What have we learned about the new normal in audience behavior, beyond the Barbenheimer of it all?
Photo: VALERIE MACON/AFP via Getty Images
In years to come, in eons yet un-dawned, when cultural historians cast a backward glance across the financially topsy-turvy summer of 2023 — when almost every expectation surrounding popcorn-movie season was overturned and twin strikes by the Writers Guild of America and SAG-AFTRA knee-capped showbiz — the bad news will take a backseat to the good. Paramount’s inability to transfer the Tom Cruise “halo effect” from last year’s top-grossing Top Gun: Maverick onto the near-flop Mission: Impossible — Dead Reckoning Part One? Not what will be remembered. The Flash’s stillborn delivery as evidence that the DC Extended Universe no longer exerts enough mass appeal to put butts in seats? An unpleasant if soon-to-be distant memory. The dawning reality that the Fast and Furious franchise should have ended after 2015’s Furious 7? Another shitty reality that bubbled to the fore during Hollywood’s hottest months, to the chagrin of an industry still being roiled by weekly budgetary contractions that have cost hundreds of jobs across this so-called Hot Labor Summer. But in the future, they all will fall away in favor of a single overarching storyline: the Barbenheimer primacy.
Taken together, the superlatives already attached to writer-director Greta Gerwig’s Barbie read like epic poetry: the most successful movie of 2023 (surpassing The Super Mario Bros. Movie with $1.38 billion worldwide), the biggest movie ever directed by a woman, the highest-ever bow for a non-sequel, and the biggest opening for a toy-based film and the highest-grossing global release in its distributor Warner Bros.’ 100-year history (edging out 2011’s Harry Potter and the Deathly Hallows: Part 2 for the honor). Moreover, women and girls comprised 69 percent of ticket-buyers over Barbie’s opening weekend and have remained a core component of the fashion doll’s hold on to the top box-office spot for five out of the last seven weeks, challenging the time-honored fanboy — with added gendered emphasis — stranglehold on the summer season.
Christopher Nolan’s three-hour, R-rated historical drama Oppenheimer (which arrived in theaters on the same day as Barbie to supply summer’s inescapable portmanteau), meanwhile, has taken in a staggering $853 million globally. That sum outpaces even the most sanguine financial projections of Oppenheimer’s distributor, Universal (which lured Nolan away from his longtime studio home of Warner Bros. during the pandemic), more than doubling the global take of presumed blockbuster Indiana Jones and the Dial of Destiny and generally performing more like a tentpole event film than a weighty, awards-y drama (with clear Academy Awards ambitions) largely focused around ultraserious conversations by grim men with furrowed brows in sterile rooms. So much for Hollywood’s belief that people don’t like to actually think inside theater auditoriums when the weather exceeds 85 degrees.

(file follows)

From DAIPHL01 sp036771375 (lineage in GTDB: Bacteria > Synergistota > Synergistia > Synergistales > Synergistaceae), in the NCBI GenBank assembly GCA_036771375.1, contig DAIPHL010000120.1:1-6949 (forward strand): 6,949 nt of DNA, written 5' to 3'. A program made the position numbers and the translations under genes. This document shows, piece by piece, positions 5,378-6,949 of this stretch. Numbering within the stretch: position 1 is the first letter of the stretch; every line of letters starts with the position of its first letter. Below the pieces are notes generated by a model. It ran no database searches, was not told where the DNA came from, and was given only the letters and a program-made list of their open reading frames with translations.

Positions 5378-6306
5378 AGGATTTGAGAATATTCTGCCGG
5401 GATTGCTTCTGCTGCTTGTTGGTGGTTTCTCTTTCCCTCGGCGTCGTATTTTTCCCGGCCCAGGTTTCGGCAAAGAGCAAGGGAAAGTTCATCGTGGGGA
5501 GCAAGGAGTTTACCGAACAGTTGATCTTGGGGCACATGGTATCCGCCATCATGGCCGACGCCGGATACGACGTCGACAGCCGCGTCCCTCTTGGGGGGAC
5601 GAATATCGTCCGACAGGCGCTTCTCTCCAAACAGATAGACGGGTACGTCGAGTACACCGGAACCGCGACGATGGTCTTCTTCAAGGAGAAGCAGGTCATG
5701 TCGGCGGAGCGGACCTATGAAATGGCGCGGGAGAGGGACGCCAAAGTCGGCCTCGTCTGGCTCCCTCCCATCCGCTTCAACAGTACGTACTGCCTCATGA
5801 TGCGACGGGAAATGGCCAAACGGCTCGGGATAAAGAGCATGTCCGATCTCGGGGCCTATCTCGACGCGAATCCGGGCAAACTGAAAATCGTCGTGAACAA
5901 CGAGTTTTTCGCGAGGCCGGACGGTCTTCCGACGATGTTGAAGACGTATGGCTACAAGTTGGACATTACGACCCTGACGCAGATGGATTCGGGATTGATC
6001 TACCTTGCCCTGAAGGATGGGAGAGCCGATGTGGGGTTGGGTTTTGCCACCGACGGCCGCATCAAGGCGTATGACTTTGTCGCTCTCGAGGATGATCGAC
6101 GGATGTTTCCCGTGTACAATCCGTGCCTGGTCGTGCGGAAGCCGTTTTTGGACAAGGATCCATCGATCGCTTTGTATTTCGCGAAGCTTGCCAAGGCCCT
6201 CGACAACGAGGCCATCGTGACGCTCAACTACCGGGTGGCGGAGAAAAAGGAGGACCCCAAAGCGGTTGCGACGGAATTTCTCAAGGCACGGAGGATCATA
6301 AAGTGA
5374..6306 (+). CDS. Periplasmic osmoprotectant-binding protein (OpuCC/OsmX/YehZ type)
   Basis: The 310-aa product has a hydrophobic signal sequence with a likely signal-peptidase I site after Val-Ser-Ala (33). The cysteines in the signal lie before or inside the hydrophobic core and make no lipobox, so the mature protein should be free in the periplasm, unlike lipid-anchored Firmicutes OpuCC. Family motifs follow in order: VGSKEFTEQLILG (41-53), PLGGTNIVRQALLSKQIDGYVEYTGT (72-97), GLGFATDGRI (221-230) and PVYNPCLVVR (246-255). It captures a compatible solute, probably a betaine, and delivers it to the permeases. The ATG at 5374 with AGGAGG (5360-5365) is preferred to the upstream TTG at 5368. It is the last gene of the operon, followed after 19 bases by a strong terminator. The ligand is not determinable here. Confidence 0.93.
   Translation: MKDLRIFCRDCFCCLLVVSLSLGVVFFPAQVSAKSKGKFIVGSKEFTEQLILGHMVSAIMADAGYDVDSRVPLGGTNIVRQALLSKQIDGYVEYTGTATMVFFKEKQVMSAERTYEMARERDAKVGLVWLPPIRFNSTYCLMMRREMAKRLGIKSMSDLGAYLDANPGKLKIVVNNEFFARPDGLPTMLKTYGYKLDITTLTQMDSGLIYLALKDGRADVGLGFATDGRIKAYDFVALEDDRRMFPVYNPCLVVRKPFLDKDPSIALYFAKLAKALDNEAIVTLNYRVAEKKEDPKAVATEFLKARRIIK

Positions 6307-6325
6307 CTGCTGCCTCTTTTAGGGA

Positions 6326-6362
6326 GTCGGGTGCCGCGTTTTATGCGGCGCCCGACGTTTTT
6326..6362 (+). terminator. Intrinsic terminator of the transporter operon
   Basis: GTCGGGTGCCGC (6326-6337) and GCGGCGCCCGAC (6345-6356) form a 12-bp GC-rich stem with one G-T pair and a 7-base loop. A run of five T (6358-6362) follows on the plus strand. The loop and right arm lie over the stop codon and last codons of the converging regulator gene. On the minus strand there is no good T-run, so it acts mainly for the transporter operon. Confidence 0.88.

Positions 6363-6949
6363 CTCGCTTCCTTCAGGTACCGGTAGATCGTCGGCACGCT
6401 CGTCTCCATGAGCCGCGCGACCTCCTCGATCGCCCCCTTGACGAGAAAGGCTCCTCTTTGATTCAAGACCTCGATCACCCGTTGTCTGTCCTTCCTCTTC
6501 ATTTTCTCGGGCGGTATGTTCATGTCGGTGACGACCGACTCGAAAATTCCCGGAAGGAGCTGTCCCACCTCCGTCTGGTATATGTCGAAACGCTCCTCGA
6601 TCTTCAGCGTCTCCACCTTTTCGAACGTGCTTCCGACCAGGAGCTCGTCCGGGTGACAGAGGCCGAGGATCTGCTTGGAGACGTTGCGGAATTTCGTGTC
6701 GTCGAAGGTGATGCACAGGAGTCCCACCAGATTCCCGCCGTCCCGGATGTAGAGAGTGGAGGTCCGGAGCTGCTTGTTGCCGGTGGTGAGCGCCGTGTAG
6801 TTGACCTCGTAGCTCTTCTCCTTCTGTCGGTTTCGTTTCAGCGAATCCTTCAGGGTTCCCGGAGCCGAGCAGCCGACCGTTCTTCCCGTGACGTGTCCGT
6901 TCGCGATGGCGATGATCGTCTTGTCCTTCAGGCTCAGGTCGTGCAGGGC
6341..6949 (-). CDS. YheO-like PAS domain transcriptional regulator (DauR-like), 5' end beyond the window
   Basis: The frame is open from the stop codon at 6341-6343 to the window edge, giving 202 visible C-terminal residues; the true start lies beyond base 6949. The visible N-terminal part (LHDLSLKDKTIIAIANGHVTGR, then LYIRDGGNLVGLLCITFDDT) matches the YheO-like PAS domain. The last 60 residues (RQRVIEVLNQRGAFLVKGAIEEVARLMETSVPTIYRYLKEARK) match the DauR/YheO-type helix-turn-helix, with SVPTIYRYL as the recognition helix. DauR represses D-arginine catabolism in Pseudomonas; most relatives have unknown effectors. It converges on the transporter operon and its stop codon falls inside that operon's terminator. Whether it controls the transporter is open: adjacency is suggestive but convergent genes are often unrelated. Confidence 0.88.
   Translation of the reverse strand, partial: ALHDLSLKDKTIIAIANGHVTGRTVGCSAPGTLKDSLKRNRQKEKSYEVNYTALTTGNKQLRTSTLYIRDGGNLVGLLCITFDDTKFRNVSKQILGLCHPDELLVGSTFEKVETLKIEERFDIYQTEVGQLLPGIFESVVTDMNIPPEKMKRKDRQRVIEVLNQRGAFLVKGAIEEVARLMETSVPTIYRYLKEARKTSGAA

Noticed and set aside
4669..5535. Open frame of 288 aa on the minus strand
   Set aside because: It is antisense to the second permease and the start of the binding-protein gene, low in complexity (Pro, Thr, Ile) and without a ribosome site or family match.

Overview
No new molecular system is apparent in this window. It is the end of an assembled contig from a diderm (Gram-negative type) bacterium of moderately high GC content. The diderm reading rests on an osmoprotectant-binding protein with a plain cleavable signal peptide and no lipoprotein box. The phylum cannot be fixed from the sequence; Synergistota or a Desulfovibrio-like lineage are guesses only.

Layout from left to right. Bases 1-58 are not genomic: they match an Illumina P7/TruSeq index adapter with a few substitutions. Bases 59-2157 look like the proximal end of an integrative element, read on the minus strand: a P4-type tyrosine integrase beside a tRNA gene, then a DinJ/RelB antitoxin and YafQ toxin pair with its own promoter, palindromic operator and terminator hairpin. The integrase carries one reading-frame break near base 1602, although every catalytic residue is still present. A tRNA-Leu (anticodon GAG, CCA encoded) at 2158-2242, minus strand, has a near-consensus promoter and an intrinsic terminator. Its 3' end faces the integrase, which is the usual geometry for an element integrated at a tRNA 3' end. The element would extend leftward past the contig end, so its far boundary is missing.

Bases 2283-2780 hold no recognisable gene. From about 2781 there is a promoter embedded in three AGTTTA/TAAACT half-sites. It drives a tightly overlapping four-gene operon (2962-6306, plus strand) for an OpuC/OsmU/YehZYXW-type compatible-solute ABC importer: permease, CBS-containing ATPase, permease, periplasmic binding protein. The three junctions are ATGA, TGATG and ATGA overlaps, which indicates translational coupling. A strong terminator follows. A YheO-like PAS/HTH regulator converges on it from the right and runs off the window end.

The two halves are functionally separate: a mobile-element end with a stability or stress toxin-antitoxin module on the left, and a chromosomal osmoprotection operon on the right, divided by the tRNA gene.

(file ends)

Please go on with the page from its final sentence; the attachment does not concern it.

Rather than cannibalize one another’s take by hitting release on the same day, the two movies created an unexpected — and unprecedented — synergy, with tens of thousands of moviegoers attending Barbenheimer double features across the country and the world (and maybe even more importantly, untold people talking about those double features). Easy enough to overlook, then, that as of mid-July, in the days immediately leading up to the Barbie–Oppenheimer box-office blowout, studio suits across the Thirty-Mile Zone were in a wild-eyed state of “the sky is falling” panic over the future of theatrical moviegoing. Before Barbenheimer, the summer was down 7 percent from the same period a year before and had declined a pants-crapping 15 percent against the pre-pandemic summer of 2019: the last time multiplexes operated with any kind of non-mask-mandate regularity. And while both Oppenheimer and Barbie were widely expected to do decent enough business, neither had been preordained as summer’s saviors, arriving relatively late in the release corridor near the de facto commercial-cutoff line (with August generally understood as a cinematic dumping ground for studios’ less-than-blockbuster fare).
But in a shocking turn of events — depending on which topically appropriate metaphor you want to reach for — the movies split the theatergoing atom/opened the filmic toy box to bring the release period between May 5 and Labor Day up 19 percent over the same point in 2022, according to ComScore. Now, at a time when theater chains continue to teeter on the precipice of bankruptcy, this summer’s combined box office squeaked past $4 billion, a key milestone bringing ticket-buying levels back to pre-coronavirus normalcy. Even if the path to get here has been anything but normal. “It’s been a very tumultuous summer, a very fear-inducing summer in many ways in terms of business,” says Paul Dergarabedian, senior media analyst for ComScore. “There were a lot of uncertainties. It just goes to show you you can’t write off a summer in the middle of the race.” So what have we learned about the new normal in audience behavior?
Heading into Memorial Day, a host of mega-budget sequels, reboots, and live-action adaptations of cherished animated films (like Disney’s Halle Bailey–starring The Little Mermaid) were vying to ride the Zeitgeist to No. 1. But two titles in particular — both attached to franchises more than two decades old — were touted to tip the scales at over a billion dollars: Fast X and Mission: Impossible — Dead Reckoning Part One.
In the final summation, Spider-Man: Across the Spider-Verse (sequel to 2018’s Oscar-winning Into the Spider-Verse) hauled in a robust $688 million globally and Guardians of the Galaxy Vol. 3 did okay at $845 million globally (undershooting GotG Vol. 2’s cumulative take by $18 million — which is not how superhero-movie sequelization usually works). Indiana Jones 5 carried a reported $295 million production budget but only earned $381 million (to qualify as a flop when you factor in at least $150 million in prints and advertising outlays). And Transformers: Rise of the Beasts — the seventh live-action Transformers installment, which manages to tick every box of crass commerciality, arriving as a sequel, prequel, and reboot at the same time — did thoroughly so-so: $438.9 worldwide versus $200 million in production costs.